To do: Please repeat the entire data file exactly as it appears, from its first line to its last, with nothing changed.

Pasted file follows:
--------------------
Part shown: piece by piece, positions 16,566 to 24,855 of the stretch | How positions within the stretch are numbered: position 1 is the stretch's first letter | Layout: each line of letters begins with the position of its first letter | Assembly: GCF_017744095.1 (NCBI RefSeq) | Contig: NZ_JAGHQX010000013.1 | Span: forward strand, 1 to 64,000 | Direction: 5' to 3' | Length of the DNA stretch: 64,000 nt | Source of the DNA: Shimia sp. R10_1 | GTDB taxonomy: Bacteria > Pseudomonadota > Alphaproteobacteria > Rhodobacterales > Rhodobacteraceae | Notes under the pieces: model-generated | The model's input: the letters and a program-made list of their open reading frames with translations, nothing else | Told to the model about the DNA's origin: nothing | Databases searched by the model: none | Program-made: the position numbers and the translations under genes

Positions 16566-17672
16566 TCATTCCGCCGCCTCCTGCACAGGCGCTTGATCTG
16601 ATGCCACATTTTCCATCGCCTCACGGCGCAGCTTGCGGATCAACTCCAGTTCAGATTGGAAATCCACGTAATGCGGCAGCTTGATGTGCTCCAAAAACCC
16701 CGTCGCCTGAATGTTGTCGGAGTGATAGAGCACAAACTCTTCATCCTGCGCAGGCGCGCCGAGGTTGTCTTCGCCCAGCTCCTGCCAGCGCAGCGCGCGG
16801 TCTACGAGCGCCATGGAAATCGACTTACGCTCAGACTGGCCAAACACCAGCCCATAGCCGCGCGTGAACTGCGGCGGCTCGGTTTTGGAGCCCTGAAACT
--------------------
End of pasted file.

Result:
Part shown: piece by piece, positions 16,566 to 24,855 of the stretch | How positions within the stretch are numbered: position 1 is the stretch's first letter | Layout: each line of letters begins with the position of its first letter | Assembly: GCF_017744095.1 (NCBI RefSeq) | Contig: NZ_JAGHQX010000013.1 | Span: forward strand, 1 to 64,000 | Direction: 5' to 3' | Length of the DNA stretch: 64,000 nt | Source of the DNA: Shimia sp. R10_1 | GTDB taxonomy: Bacteria > Pseudomonadota > Alphaproteobacteria > Rhodobacterales > Rhodobacteraceae | Notes under the pieces: model-generated | The model's input: the letters and a program-made list of their open reading frames with translations, nothing else | Told to the model about the DNA's origin: nothing | Databases searched by the model: none | Program-made: the position numbers and the translations under genes

Positions 16566-17672
16566 TCATTCCGCCGCCTCCTGCACAGGCGCTTGATCTG
16601 ATGCCACATTTTCCATCGCCTCACGGCGCAGCTTGCGGATCAACTCCAGTTCAGATTGGAAATCCACGTAATGCGGCAGCTTGATGTGCTCCAAAAACCC
16701 CGTCGCCTGAATGTTGTCGGAGTGATAGAGCACAAACTCTTCATCCTGCGCAGGCGCGCCGAGGTTGTCTTCGCCCAGCTCCTGCCAGCGCAGCGCGCGG
16801 TCTACGAGCGCCATGGAAATCGACTTACGCTCAGACTGGCCAAACACCAGCCCATAGCCGCGCGTGAACTGCGGCGGCTCGGTTTTGGAGCCCTGAAACT